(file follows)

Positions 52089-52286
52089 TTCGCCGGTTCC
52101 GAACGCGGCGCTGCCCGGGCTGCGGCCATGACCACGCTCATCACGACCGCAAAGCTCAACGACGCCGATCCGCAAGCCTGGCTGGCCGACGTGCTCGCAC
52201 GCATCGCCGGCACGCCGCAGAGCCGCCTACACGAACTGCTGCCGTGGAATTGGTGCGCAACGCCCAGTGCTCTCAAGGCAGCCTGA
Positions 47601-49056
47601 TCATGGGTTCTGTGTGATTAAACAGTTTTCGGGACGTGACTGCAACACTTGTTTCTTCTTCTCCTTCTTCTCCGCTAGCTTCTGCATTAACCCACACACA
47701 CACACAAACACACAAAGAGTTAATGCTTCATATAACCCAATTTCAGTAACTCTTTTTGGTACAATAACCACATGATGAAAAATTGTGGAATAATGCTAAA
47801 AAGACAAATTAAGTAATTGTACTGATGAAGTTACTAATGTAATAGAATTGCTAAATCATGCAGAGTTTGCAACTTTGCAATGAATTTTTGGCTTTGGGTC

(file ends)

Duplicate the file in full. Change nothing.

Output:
Positions 52089-52286
52089 TTCGCCGGTTCC
52101 GAACGCGGCGCTGCCCGGGCTGCGGCCATGACCACGCTCATCACGACCGCAAAGCTCAACGACGCCGATCCGCAAGCCTGGCTGGCCGACGTGCTCGCAC
52201 GCATCGCCGGCACGCCGCAGAGCCGCCTACACGAACTGCTGCCGTGGAATTGGTGCGCAACGCCCAGTGCTCTCAAGGCAGCCTGA
Positions 47601-49056
47601 TCATGGGTTCTGTGTGATTAAACAGTTTTCGGGACGTGACTGCAACACTTGTTTCTTCTTCTCCTTCTTCTCCGCTAGCTTCTGCATTAACCCACACACA
47701 CACACAAACACACAAAGAGTTAATGCTTCATATAACCCAATTTCAGTAACTCTTTTTGGTACAATAACCACATGATGAAAAATTGTGGAATAATGCTAAA
47801 AAGACAAATTAAGTAATTGTACTGATGAAGTTACTAATGTAATAGAATTGCTAAATCATGCAGAGTTTGCAACTTTGCAATGAATTTTTGGCTTTGGGTC